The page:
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USB-C – is the BEST way forward for iPhone 15?

Much has been said about the port at the bottom of your iPhone – is change coming, though?

USB-C port to replace lightning port?
image courtesy of author

The interview

USB-C , iPhone and its port – the conversation has been had a thousand times.

Last week, there were a lot of clickbait headlines, shouting that next year’s iPhone will be ditching its 12-year-old lightning port in favour of the newer, and faster USB-C port.

As it turns out, though, those attention-grabbing headlines may not be quite as transparent as you may have thought.

Change is coming

That much is true. It all stems back to a legislation coming in to play late next year, from the EU.

They have decided, that, for all applicable devices sold in the EU, from the fall of 2023, must be sold, with one, common charging port. They have decided that it will be in the favour of the consumer to have only a USB-C port on all new devices, and as such, would create less e-waste. So far, so good.

But two plus two, does not always equal four. It clearly does spell the end of the lightning port on iPhones, at least those sold in the EU, but it doesn’t mean that Apple have to ship iPhones from next year with a USB-C port either.

Let me explain.

The interview

In an interview with Joanna Stern of The Wall Street Journal, Greg ‘Joz’ Joswiack was asked directly if iPhone would be shipping with a USB-C port from next year. You can watch that interview in full here.

Bearing in mind, how many interviews he has carried out over the years, and how highly trained he is in these situations, his answer was, well, guarded. ‘Joz’ made it abundantly clear that he does not concur with the idea of governments interfering with company design decisions, but concluded by saying that “sure, we’ll have to comply to local laws.” From that, a slew of column inches were born stating, with certainty, that iPhone will ship with USB-C from next year. But…that is not what Joswiack actually said. He said, they’ll comply – that’s all.

To comply, means that new devices will have to meet the following criteria;

In so far as they are capable of being recharged via wired charging, the categories or classes of radio equipment referred to in point 1 letters a) to m) shall:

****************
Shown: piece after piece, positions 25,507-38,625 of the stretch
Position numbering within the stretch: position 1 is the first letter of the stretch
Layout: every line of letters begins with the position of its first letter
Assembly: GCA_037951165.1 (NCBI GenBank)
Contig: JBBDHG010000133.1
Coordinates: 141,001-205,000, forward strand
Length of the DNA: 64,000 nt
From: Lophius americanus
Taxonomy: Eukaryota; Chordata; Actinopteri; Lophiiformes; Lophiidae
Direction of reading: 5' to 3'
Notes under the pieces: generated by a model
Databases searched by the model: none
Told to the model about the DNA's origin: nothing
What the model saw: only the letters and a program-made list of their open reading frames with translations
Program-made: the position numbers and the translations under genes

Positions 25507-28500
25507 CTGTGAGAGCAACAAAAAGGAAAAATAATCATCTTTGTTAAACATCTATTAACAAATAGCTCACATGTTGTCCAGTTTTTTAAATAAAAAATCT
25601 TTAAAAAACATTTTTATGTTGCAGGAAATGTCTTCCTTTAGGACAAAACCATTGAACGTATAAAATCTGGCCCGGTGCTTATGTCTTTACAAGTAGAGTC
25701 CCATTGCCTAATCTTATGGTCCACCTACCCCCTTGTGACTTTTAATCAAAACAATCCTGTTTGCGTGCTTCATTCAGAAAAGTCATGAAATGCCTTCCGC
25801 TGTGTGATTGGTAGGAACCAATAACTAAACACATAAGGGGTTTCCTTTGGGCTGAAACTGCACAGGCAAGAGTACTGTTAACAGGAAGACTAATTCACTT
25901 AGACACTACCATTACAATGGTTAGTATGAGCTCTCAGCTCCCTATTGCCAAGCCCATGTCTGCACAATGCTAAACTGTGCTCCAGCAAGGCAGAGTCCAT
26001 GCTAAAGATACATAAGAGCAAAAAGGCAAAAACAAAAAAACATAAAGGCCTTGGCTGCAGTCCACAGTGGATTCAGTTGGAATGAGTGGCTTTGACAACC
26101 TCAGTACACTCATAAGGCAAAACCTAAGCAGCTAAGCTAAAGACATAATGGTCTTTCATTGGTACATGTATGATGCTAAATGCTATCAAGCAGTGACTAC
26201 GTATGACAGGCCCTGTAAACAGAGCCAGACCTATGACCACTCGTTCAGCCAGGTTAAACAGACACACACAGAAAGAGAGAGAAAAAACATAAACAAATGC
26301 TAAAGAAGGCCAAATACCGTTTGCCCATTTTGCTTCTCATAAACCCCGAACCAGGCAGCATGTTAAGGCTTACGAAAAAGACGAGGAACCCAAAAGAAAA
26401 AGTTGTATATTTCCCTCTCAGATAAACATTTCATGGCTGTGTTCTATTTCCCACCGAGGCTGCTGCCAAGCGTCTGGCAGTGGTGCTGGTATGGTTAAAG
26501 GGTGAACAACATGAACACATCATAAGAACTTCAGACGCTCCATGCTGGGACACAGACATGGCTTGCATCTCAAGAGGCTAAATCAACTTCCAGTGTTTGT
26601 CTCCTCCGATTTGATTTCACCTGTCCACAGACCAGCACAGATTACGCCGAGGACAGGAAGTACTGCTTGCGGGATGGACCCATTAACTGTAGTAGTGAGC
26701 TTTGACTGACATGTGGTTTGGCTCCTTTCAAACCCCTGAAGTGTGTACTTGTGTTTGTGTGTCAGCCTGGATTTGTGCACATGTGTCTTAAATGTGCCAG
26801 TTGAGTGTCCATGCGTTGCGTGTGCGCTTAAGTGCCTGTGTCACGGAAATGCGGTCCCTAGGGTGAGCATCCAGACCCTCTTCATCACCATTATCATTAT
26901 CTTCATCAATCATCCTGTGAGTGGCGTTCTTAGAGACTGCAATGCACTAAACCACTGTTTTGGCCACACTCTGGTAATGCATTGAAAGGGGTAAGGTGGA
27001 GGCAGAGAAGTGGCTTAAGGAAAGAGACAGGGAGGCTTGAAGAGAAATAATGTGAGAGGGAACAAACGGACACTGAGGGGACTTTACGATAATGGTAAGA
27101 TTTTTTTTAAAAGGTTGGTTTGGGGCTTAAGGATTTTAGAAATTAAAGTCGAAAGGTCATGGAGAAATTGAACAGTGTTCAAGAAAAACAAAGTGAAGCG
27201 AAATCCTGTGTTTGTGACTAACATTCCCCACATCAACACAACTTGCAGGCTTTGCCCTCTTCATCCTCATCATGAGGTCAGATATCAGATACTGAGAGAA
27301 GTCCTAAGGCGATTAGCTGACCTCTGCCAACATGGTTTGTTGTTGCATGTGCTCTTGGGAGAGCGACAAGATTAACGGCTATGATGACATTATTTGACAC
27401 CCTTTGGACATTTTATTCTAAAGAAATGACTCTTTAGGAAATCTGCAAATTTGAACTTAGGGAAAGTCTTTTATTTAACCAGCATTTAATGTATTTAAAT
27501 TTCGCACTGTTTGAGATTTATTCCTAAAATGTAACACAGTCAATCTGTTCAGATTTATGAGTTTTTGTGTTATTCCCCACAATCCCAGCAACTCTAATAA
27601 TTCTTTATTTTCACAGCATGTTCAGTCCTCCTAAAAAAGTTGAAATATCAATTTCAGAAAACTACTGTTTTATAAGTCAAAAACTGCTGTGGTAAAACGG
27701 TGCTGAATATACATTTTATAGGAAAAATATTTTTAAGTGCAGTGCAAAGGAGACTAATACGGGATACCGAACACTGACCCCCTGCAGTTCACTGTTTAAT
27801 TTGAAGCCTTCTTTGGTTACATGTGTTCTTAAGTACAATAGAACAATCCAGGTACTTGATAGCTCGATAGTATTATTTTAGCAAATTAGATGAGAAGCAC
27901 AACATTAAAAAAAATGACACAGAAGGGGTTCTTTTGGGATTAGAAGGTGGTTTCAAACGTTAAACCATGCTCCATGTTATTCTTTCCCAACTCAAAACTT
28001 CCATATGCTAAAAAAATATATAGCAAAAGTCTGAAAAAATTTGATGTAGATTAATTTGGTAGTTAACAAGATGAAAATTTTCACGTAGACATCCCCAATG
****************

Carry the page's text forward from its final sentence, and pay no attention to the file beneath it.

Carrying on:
a) be equipped with the USB Type-C receptacle, as described in the standard EN IEC 62680-1-3:2021 Universal serial bus interfaces for data and power – Part 1-3: Common components – USB Type-C® Cable and Connector Specification’, which should remain accessible and operational at all times;’

and…

By the end of 2024, all mobile phones, tablets, and cameras sold in the EU will have to be equipped with a USB Type-C charging port. From spring 2026, the obligation will extend to laptops. The new law, adopted by plenary on Tuesday with 602 votes in favour, 13 against and 8 abstentions, is part of a broader EU effort to reduce e-waste and to empower consumers to make more sustainable choices.’

You can read the full document here.

But, clearly, what it does not state, and neither could it, is that iPhones in particular have to ship with a USB-C port. That was just the easiest, and quickest conclusion to reach. No, Apple has another option, and that is to ship a portless phone, which may well be their take on the latest ruling.

Ports age

If Apple is going to make a change, then they will clearly want to future-proof it as much as possible. And USB-C is not the answer.

As a rule, we don’t like change, and tend to be resistant to it. When the 30-pin adapter was dropped in favour of lightning, it was not a popular choice. I recall everyone moaning, myself included. We all had loads of the old cables knocking about, so why force this change on us? A valid enough question.